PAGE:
Besides the rock influences there are especially the electronic and/or the fusion elements that produce the main groove of Jazz-iz-Christ, which generally spoken provides a wide range of musical experiences without being overcharged at any time. Most songs are instrumental; Tankian himself, or his vocals, enter the stage in song number 7, Distant Thing, a very oppressive but chilling song in which his voice and performance perfectly fits, which counts a little less for the following  Song of Sand.

The album clearly has its depressive period towards the middle, guided by melancholic vocals and instruments, combining the feeling of drinking whisky in a dark lounge and Tankian’s typical feeling for tragedy. Jinn then picks the pace up again, being a rock song at heart, and yet very hard to categorise in terms of style. Waitomo Caves would be the next creative bastard, having a 90s electro and beat box groove dancing around the classical jazz instruments. Same as the opener, the closing song Miso Soup then again can easily be defined as being a SOAD song, and this time, to make it more obvious, Tankian takes care of the vocals.

Jazz-iz-Christ is a very enjoyable, nearly 57 minutes long piece of jazz combined with like everything one could imagine, and I think one can really hear the fun the contributors were having during the recording sessions.

Queens Of The Stone Age – …Like Clockwork

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As comparisons seem to be inevitable when it comes to QOTSA, let me say it right from the beginning: no, this is nothing like the self titled debut, it’s not Rated R and it surely won’t reach Songs For The Deaf. There will probably never ever be an album like one of those 3 again, take it or leave it.

…Like Clockwork is the 6th studio album from the Palm Desert rockers, the first in 6 years. Keep Your Eyes Pealed is a dark and threatening opener, unpredictable considering a potential outburst. The bass is hard and dirty, and in fact, this opener doesn’t really give a hint considering the whole LP’s sound, except for the darkness. …Like Clockwork is a very smooth album. Don’t expect any fast and heavy songs like in the past. However, the typical QOTSA sound is preserved in every minute, even if it doesn’t always seem so. The “druggy” Era Vulgaris sound as well as a few Them Crooked Vultures (and even Eagles Of Death Metal) elements are present, but not at all characterising for this record, which in its essence is the darkest, most pessimistic and most sensitive release by QOTSA so far.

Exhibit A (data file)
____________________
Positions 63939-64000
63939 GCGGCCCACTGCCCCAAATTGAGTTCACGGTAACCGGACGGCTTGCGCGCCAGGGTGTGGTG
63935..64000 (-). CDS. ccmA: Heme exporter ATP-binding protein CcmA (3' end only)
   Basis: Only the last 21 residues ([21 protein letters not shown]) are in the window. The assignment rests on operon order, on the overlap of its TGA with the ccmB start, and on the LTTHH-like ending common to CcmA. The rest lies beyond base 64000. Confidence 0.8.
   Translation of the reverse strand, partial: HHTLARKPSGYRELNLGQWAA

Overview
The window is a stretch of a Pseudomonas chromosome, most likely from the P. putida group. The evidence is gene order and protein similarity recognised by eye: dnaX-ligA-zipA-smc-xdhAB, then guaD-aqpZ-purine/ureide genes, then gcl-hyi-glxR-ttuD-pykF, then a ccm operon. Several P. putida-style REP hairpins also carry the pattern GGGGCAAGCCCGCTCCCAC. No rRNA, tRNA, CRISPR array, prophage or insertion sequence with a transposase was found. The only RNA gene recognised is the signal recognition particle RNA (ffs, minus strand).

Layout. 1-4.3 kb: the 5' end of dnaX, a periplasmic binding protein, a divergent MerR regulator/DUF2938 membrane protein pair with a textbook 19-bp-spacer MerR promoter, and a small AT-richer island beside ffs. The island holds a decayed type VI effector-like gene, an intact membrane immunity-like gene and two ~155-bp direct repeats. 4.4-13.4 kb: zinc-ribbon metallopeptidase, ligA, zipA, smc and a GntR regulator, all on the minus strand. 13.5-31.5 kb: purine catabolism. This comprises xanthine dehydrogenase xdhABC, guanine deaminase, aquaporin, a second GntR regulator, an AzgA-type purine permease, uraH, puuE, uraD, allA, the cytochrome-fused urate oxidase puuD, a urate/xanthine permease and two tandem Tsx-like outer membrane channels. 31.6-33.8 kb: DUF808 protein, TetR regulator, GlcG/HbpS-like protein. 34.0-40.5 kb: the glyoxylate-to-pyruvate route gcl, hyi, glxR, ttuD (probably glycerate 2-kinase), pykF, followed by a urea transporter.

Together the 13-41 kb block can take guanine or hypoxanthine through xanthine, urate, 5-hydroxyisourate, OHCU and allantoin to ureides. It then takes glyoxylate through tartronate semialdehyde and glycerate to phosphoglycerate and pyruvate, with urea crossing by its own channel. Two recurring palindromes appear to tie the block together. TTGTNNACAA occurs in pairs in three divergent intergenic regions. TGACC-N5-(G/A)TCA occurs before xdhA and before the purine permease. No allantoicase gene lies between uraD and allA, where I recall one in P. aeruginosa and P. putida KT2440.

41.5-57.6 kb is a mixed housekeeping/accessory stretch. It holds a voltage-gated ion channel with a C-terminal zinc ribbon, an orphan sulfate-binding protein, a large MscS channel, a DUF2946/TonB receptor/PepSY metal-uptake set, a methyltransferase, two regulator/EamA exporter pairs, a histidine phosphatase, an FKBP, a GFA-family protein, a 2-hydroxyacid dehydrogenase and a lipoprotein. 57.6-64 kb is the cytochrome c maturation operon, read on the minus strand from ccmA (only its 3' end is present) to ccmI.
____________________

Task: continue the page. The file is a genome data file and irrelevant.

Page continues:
Two piano ballads, pending between John Lennon and the great Mosquito Song, even found their way on the tracklist, underlining the melancholic overtone once more. But all this doesn’t mean that …Like Clockwork can’t be considered as a potential soundtrack of the summer, or that the queens totally lost their heaviness, on the contrary! If I Had A Tail is a perfect road trip track, My God Is The Sun is the hard flagship of this release and grows bigger and bigger the more you turn the volume up. Songs like Kalopsia or Smooth Sailing are hidden stars with their melodic and grooving surprising moments.